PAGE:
[0014] In yet another embodiment, the invention provides a conduit for placing a coronary vessel of a patient's heart in communication with a heart chamber. The conduit is in the form of a tubular element including first and second portions having different cross-sectional sizes and a bore defining a blood flow path. The cross-section of the first portion of the tubular element is larger than the cross-section of the second portion such that the tubular element is generally funnel-shaped, and the first and second portions of the tubular element are generally aligned so that the bore defines a generally straight blood flow path.

[0015] In still another embodiment, the invention provides a conduit for communicating a chamber of a patient's heart with a coronary vessel. The conduit is in the form of an expandable stent including first and second portions having different cross-sectional sizes when the stent is expanded. Each of the first and second portions of the stent includes strut members disposed along a first direction when the stent is unexpanded and along a second direction when the stent is expanded, the second direction being transverse to the first direction. The strut members of the first portion are longer than the strut members of the second portion so that the stent is generally funnel-shaped when expanded.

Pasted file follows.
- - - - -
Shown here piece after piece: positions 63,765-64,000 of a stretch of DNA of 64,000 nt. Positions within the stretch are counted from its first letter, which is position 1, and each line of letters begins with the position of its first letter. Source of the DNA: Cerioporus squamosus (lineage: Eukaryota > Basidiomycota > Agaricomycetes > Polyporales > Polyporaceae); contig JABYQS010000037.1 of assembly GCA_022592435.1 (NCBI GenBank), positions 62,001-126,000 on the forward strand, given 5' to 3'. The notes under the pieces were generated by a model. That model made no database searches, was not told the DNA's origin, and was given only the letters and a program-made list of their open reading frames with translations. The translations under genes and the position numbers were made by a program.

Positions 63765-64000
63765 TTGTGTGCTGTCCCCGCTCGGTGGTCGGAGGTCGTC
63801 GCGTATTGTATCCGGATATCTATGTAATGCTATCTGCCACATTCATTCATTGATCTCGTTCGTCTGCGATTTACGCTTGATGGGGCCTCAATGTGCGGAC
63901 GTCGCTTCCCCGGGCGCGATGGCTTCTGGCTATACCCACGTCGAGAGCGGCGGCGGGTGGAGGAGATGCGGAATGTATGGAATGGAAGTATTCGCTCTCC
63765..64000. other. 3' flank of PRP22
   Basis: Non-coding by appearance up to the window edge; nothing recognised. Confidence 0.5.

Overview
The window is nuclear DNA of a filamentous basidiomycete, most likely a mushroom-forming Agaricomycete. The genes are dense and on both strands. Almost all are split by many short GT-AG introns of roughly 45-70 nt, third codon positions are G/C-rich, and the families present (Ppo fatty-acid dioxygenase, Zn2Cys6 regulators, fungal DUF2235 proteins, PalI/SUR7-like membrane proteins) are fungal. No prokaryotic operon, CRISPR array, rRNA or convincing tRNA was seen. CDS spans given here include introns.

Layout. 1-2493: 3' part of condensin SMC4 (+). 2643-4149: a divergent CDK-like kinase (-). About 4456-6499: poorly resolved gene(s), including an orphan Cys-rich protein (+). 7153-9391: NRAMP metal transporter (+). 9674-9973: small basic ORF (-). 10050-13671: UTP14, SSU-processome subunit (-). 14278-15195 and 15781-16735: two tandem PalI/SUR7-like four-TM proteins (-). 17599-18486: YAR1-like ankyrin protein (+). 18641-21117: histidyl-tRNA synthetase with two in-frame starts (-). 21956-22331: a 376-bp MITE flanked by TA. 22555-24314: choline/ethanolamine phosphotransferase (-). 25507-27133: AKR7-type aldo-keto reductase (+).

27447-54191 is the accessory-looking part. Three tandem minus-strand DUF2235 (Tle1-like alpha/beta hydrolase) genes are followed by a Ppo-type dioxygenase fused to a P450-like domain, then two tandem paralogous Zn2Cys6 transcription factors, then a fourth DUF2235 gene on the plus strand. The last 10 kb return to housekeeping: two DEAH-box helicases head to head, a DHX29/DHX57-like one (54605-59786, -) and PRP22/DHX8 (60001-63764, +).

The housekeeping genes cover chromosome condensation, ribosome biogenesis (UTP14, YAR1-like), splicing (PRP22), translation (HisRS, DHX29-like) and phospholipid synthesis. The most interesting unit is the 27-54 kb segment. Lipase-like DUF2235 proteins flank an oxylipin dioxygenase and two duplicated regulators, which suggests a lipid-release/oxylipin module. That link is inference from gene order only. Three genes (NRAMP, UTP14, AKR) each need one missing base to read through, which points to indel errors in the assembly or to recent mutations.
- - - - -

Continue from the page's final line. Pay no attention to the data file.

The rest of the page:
[0016] In another embodiment, the invention provides a conduit is in the form of an expandable tubular element having first and second portions with different cross-sectional sizes. This tubular element is preferably a coronary stent constructed so that the first and second portions are disposed in an orientation that provides the stent with maximum radial strength when expanded.

[0017] In a final embodiment, the invention provides a conduit for placing a coronary vessel in communication with a heart chamber, the conduit including a vessel support mechanism configured to contact and support the vessel wall when the conduit is positioned in the heart wall.

BRIEF DESCRIPTION OF THE DRAWINGS